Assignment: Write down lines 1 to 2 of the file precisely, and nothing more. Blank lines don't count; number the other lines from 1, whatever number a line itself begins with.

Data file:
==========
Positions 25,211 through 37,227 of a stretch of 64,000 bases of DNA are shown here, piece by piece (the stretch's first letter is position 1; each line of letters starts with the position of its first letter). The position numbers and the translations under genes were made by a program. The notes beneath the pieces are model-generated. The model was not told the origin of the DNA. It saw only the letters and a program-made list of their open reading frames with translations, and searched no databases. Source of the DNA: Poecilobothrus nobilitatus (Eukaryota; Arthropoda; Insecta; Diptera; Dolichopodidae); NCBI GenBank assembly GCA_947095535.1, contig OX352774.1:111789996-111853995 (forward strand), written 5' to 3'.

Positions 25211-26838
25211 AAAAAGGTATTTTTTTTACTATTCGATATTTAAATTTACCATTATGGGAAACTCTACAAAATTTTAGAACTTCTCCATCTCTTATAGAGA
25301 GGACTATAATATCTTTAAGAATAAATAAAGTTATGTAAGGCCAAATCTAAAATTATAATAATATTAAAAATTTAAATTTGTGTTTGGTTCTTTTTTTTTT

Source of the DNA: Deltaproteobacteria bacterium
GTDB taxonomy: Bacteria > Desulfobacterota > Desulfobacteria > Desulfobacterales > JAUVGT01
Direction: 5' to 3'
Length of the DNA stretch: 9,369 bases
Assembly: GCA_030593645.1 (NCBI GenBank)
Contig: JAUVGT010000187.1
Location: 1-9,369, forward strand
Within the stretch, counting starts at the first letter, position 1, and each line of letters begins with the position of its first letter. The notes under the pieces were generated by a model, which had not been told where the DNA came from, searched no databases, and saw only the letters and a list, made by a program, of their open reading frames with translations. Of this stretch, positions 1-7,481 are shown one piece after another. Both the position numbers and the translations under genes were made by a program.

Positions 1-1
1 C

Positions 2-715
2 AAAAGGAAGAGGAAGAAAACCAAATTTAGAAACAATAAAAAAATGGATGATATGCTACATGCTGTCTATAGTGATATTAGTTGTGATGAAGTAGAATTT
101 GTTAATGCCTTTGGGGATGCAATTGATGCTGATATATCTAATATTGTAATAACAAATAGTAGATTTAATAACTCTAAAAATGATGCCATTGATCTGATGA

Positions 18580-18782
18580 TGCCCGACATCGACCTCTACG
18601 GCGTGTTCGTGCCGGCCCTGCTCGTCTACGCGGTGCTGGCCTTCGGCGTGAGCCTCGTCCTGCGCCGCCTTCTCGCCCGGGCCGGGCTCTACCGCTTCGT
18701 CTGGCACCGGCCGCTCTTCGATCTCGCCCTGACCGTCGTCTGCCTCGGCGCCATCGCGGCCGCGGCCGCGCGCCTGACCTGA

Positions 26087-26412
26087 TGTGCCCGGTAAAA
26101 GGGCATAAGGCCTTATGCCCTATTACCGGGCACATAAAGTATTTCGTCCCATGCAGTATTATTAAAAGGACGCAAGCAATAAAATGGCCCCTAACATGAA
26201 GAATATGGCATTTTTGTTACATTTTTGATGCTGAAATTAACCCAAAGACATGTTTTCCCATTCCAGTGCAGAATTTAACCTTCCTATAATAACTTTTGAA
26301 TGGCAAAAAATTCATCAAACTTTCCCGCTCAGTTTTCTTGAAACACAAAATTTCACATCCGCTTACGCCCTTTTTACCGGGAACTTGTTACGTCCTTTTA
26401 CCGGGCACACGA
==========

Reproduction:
Positions 25,211 through 37,227 of a stretch of 64,000 bases of DNA are shown here, piece by piece (the stretch's first letter is position 1; each line of letters starts with the position of its first letter). The position numbers and the translations under genes were made by a program. The notes beneath the pieces are model-generated. The model was not told the origin of the DNA. It saw only the letters and a program-made list of their open reading frames with translations, and searched no databases. Source of the DNA: Poecilobothrus nobilitatus (Eukaryota; Arthropoda; Insecta; Diptera; Dolichopodidae); NCBI GenBank assembly GCA_947095535.1, contig OX352774.1:111789996-111853995 (forward strand), written 5' to 3'.

Positions 25211-26838